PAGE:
The Insane Clown Posse–the face-painted, Faygo-swilling horrorcore duo behind viral profundities like “Fuckin’ Magnets, How Do They Work?“–has inspired an FBI investigation into their fans’ alleged gang activity, the stoning of Tila Tequila, and a cult following of thousands, who convene annually at “The Gathering of the Juggalos.”
The works are comprised entirely of oil paintings by British artist Lucy Owen, who immersed herself in juggalo culture for several months after learning of Insane Clown Posse for the first time last year. She would soon find herself drawing unlikely inspiration from the band–not just visual fodder for her paintings, but ideas on how to live one’s life, too (although she’s still not sure how magnets work).
“I was online one day, and saw a self-proclaimed juggalo getting tons of abuse from posters on a forum,” Owen tells Co.Design. A bit of online research revealed “widespread mockery” of juggalo culture. “It was like watching poor little fat kids get bullied on the playground,” she says.
Owen started to listen to ICP and Twiztid, the band’s proteges, to better understand this killer clown band’s cult following and its haters. While she found some of their violent lyrics hair-raising (a random sampling: “I’m hating sluts/Shoot them in the face, step back and itch my nuts”), she decided she had to come to America “to see some real live juggalos.” Off she went to The Gathering, a three-day festival in Detroit.
Though she was initially terrified (“What if the juggalos turn on me?”), Owen ultimately found The Gathering “magical.” “They were lovely,” she says. “Everyone was deeply charming and polite and respectable. I was impressed–that wasn’t the case at more mainstream music festivals I’d been to.”
The paintings in “Where the Juggalo Roam” resulted from Owen’s experience becoming not a full-on juggalette, but what she describes as “a friend of the family.” They portray these maligned, deliberately clownish characters in a fantastical but humanizing light.
“As a creative person, I learned a lot of things from Twiztid and Insane Clown Posse’s business model,” she says. Theirs is a business strategy that flies in the face of hard-sell, self-promoting models most pop stars use. Here you have two guys from financially depressed backgrounds in Michigan–known as Violent J and Shaggy 2 Dope–who have openly called themselves “The least talented band in the world,” a designation Owen disagrees with. They disturb and disgust people, yet “they’ve created an empire out of nothing.”
“The message in their lyrics and in the way they operate is to just keep trying, and not to worry if people don’t like you or your work. I took a lot from that,” Owen says. “It’s kind of strange.” It’s a valuable lesson for any artist or designer, struggling and face-painted or otherwise. Owen tried to live by this sentiment while making her paintings, which draw from photographs she took at The Gathering, photographs she found online, and her imagination.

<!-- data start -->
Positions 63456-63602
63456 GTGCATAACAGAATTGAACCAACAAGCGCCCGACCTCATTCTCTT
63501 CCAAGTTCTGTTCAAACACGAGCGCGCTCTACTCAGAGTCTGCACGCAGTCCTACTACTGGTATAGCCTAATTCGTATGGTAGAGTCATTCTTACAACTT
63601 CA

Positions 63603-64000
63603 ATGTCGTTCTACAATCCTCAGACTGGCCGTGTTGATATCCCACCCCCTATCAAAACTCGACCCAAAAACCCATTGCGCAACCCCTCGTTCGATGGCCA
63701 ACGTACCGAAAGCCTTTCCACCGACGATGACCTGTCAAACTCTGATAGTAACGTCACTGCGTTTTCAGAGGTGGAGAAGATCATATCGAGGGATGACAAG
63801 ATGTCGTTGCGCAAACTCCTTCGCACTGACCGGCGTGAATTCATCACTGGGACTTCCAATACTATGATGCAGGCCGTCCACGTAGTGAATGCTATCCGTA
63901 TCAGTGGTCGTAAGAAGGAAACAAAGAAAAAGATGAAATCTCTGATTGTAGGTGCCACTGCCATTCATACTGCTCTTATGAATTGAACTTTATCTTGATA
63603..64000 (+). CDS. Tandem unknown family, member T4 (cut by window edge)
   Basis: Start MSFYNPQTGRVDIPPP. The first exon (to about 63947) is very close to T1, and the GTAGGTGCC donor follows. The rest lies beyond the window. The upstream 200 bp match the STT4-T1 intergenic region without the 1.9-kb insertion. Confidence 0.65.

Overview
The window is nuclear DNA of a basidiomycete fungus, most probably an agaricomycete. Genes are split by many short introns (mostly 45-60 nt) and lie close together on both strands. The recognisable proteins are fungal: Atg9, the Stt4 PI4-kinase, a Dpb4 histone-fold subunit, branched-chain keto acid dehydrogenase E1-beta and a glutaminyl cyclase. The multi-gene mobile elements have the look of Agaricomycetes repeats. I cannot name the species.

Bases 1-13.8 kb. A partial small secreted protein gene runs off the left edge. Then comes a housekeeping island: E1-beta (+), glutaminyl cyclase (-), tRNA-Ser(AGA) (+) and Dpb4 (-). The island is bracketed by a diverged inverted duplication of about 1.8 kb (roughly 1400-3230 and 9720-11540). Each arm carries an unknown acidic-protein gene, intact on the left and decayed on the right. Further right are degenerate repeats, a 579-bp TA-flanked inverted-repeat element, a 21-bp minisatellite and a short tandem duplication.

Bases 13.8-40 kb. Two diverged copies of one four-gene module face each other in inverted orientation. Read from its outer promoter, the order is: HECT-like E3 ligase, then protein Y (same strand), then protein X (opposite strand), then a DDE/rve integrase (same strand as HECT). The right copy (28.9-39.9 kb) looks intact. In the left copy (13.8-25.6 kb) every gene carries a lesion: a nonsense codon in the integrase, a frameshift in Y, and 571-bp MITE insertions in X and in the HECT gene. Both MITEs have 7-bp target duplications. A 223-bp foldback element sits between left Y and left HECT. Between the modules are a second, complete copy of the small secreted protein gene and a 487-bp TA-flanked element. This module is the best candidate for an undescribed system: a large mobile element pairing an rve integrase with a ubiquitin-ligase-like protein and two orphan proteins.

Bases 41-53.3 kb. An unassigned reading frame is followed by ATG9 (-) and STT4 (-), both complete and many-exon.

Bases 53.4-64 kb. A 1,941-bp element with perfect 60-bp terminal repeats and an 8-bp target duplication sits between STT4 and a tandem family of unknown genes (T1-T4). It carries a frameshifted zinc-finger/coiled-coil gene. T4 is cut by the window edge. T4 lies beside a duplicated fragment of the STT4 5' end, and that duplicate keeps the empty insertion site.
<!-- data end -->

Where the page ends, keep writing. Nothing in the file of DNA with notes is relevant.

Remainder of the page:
Her paintings convey the feeling of disenfranchisement common among juggalos and the strength they find in a community of like-minded outsiders. (It’s a welcoming clan: according to Shaggy 2 Dope, “[Juggalos come] from all walks of life–from poverty, from rich, from all religions, all colors. It doesn’t matter if you’re born with a silver spoon in your mouth, or a crack rock in your mouth.”)
“Fuck Gainsborough,” for example, is Owen’s satirical take on a famous painting by Thomas Gainsborough, called “Mr. and Mrs. Andrews.” Now at London’s National Gallery, the original portrait was commissioned by a wealthy 18th-century British couple, meant to hang in their home “to show guests how wealthy they are,” Owen says.
In Owen’s painting, the wife in an expensive frock is replaced with a bikini-clad, tattooed juggalette blowing clouds of cigarette smoke, and the nobleman with his hunting dog is replaced with a disaffected juggalo in baggy black clothing, sitting on a lamppost. Instead of posing in rolling, pastoral fields, the pair stands in front of The Gathering’s ferris wheel. “It’s my way of putting juggalos into the art historical canon,” says Owen, who studied painting at the University of Capetown. Having dabbled in gothdom in high school, Owen herself sympathizes “with almost any subculture.”
While she’s aware that juggalo culture is complicated and controversial, Owen suggests that the Insane Clown Posse’s detractors just aren’t getting the joke. Juggalos might be an easy target, but “they’re self-aware,” she says. “They don’t seriously think The Gathering is Shangri-la. They know they’re ridiculous, putting on clown makeup and dressing up and dragging sticky drink around. It’s a very comedic thing.” Perhaps we’re all juggalos, somewhere deep down.